NewsCoronavirus

Actions

Coronavirus in Georgia: COVID-19 cases and updates across the Peach State

Georgia GA Coronavirus
Posted at 7:46 PM, Mar 15, 2020
and last updated 2020-08-14 17:19:13-04

Georgia's number of positive coronavirus cases in the state is currently 231,895, according to the Georgia Department of Public Health COVID-19 Daily Status Report.

Here's the latest (Last updated on Friday, August 14 at 3:05p.m.):

POSITIVE CASES IN GEORGIA:

COVID-19 Confirmed Cases:No. Cases (%)
Total

231,895

Hospitalized
21,818
Deaths
4,573

Below is the number of cases reported by the Georgia Department of Public Health in our local counties.

CountyConfirmed casesCases per 100,000Total DeathsHospitalizations
Baker702246.47314
Berrien3291706.79115
Brooks4212676.931747
Clinch2123185.1416
Colquitt15933509.3524120
Cook4622649.54646
Decatur8453210.241668
Early3773715.753232
Echols2265694.1328
Grady5432212.71770
Lanier2272193.02415
Lowndes32372746.0650156
Miller1572723.808
Mitchell6602992.3841127
Seminole2312837.84520
Thomas11652622.0444142
Tift13903404.3644181

For a full breakdown of all cases in the state, click here.


FACTS ABOUT THE CORONAVIRUS:

COVID-19 is a new disease and the CDC says they are still learning how it spreads, the severity of illness it causes, and to what extent it may spread in the United States.

The virus is thought to spread mainly from person-to-person in two ways:

  • Between people who are in close contact with one another (within about 6 feet).
  • Through respiratory droplets produced when an infected person coughs or sneezes.

These droplets can land in the mouths or noses of people who are nearby or possibly be inhaled into the lungs. Other people may contract COVID-19 by touching these objects or surfaces, then touching their eyes, nose or mouth.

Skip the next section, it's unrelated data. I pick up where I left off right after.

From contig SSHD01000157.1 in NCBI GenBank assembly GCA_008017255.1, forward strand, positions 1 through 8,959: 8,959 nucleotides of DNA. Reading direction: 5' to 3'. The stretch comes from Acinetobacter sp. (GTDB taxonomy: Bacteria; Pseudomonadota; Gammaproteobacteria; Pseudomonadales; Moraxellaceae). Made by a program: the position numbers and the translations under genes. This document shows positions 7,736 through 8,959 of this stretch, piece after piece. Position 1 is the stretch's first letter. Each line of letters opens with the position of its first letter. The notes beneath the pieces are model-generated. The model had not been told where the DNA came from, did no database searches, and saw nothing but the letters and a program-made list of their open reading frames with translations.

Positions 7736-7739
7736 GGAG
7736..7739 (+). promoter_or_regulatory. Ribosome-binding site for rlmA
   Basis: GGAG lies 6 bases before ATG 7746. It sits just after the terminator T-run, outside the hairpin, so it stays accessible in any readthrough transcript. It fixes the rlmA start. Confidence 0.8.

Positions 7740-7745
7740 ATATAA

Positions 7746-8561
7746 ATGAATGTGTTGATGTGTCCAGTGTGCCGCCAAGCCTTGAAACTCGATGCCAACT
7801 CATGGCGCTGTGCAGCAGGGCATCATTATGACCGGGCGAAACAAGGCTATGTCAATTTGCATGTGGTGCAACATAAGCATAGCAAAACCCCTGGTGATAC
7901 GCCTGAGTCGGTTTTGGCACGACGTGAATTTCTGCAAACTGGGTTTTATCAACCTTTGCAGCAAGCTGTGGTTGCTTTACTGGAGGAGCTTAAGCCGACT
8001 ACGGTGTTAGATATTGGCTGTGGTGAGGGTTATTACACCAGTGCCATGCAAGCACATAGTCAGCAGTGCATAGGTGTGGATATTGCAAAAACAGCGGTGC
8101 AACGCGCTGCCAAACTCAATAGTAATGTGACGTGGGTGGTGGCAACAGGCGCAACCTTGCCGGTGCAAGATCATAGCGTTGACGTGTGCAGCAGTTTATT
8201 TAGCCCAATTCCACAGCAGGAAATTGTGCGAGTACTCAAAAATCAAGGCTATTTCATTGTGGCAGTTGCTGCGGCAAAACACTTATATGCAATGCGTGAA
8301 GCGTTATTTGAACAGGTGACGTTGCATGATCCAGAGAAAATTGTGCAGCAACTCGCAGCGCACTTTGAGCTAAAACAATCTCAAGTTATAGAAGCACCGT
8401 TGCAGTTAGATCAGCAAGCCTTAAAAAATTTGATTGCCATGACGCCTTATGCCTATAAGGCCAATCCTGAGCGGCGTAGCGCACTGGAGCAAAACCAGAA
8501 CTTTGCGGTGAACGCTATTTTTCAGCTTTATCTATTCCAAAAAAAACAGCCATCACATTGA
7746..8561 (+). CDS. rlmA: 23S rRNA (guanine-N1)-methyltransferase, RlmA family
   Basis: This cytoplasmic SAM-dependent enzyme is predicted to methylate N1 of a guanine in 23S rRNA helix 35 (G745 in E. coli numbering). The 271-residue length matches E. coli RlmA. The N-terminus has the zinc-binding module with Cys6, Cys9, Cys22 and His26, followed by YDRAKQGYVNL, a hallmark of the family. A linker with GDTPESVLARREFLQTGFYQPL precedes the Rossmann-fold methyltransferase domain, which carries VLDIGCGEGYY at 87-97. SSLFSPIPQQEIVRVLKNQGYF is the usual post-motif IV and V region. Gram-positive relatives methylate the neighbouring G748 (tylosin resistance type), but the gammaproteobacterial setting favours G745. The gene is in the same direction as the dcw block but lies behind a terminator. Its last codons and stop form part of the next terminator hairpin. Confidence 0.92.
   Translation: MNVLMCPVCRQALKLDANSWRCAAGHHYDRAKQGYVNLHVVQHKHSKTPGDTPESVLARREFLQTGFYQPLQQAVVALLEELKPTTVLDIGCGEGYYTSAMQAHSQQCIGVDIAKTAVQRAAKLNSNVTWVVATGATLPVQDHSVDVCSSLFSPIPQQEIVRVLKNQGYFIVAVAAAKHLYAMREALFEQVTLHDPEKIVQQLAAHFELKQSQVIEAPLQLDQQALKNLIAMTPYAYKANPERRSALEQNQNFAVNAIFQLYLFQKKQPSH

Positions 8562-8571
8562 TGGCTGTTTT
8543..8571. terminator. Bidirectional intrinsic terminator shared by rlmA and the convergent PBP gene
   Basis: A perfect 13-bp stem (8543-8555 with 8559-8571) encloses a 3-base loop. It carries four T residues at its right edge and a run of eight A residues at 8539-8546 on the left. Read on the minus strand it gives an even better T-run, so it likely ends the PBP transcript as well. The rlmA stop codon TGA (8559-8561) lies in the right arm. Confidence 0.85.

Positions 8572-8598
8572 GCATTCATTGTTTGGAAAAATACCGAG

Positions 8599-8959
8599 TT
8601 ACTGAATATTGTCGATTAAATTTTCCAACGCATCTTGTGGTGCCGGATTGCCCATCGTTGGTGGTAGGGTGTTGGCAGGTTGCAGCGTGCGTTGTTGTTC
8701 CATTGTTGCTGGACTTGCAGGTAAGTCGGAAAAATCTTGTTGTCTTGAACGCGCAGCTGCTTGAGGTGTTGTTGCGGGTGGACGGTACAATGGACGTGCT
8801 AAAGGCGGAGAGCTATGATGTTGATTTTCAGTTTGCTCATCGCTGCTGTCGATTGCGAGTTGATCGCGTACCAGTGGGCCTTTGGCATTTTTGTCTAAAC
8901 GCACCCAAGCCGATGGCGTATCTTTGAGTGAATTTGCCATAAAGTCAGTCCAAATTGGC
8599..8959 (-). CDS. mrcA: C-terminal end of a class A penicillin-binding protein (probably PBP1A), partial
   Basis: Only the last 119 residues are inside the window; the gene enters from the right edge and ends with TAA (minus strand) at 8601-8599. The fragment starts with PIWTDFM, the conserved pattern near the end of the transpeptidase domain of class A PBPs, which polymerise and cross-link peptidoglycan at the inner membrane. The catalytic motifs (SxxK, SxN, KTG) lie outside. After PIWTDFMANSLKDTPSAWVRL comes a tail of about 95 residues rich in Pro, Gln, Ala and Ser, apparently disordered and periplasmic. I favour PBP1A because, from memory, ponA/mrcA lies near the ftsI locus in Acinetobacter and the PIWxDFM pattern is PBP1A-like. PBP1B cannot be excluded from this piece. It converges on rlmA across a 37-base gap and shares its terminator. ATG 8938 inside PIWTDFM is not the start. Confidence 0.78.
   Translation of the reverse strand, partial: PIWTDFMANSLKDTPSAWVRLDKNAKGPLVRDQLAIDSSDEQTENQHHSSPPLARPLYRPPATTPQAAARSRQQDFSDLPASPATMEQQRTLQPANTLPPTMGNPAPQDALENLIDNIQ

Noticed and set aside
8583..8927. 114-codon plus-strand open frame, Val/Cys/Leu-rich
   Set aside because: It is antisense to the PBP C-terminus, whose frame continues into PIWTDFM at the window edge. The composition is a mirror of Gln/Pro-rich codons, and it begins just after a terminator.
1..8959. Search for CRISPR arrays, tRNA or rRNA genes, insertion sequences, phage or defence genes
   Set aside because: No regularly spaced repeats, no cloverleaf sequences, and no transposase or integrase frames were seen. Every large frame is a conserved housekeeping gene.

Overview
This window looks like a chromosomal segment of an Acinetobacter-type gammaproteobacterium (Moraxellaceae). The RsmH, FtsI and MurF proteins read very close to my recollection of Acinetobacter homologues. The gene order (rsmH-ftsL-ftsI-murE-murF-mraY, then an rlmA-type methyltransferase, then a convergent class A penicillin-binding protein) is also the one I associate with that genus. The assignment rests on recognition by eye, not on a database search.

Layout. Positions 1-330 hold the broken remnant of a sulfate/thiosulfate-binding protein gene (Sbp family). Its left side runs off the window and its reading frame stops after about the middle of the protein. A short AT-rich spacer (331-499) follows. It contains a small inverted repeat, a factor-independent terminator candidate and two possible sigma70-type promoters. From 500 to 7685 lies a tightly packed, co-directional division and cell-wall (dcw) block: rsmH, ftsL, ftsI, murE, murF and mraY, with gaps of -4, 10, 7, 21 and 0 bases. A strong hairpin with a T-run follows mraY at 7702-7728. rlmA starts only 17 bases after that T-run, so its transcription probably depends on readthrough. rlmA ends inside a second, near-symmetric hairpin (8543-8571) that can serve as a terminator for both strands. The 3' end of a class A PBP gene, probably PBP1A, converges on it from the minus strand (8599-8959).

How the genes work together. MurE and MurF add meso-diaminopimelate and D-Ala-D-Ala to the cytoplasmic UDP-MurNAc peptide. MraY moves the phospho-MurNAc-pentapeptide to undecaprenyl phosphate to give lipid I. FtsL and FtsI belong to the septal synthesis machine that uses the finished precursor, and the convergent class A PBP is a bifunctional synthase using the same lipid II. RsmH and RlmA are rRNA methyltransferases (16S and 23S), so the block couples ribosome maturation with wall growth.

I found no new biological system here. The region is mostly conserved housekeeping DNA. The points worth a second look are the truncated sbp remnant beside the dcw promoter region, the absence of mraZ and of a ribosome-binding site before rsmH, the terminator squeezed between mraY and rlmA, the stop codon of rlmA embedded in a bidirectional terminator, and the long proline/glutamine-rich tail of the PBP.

The following symptoms may appear 2-14 days after exposure.

  • Fever
  • Cough
  • Shortness of breath

If you develop emergency warning signs for COVID-19 get medical attention immediately. Emergency warning signs include:

  • Difficulty breathing or shortness of breath
  • Persistent pain or pressure in the chest
  • New confusion or inability to arouse
  • Bluish lips or face

This list is not all inclusive. You should consult your medical provider for any other symptoms that are severe or concerning.

Most people recover from COVID-19 without needing special treatment. The elderly and those with underlying medical problems like high blood pressure, heart problems and diabetes, are more likely to develop serious illness.

There is currently no vaccine to prevent COVID-19. The best way to prevent illness is to avoid being exposed to the virus. The CDC recommends everyday preventive actions to help stop the spread of respiratory diseases, including:

  • Avoiding close contact with people who are sick;
  • Staying home when you are sick and avoiding contact with persons in poor health;
  • Avoiding touching your eyes, nose and mouth with unwashed hands;
  • Covering your cough or sneeze with a tissue, then disposing of the tissue;
  • Washing your hands often with soap and water for at least 20 seconds, especially after going to the bathroom, before eating, after blowing your nose, coughing or sneezing;
  • If soap and water are not readily available, use an alcohol-based hand sanitizer with at least 60% alcohol. Always wash hands with soap and water if hands are visibly dirty; and
  • Cleaning and disinfecting frequently touched objects and surfaces using a regular household cleaning spray or wipe.
Global Coronavirus Tracker:

See map here
Data from The Center for Systems Science and Engineering at Johns Hopkins University.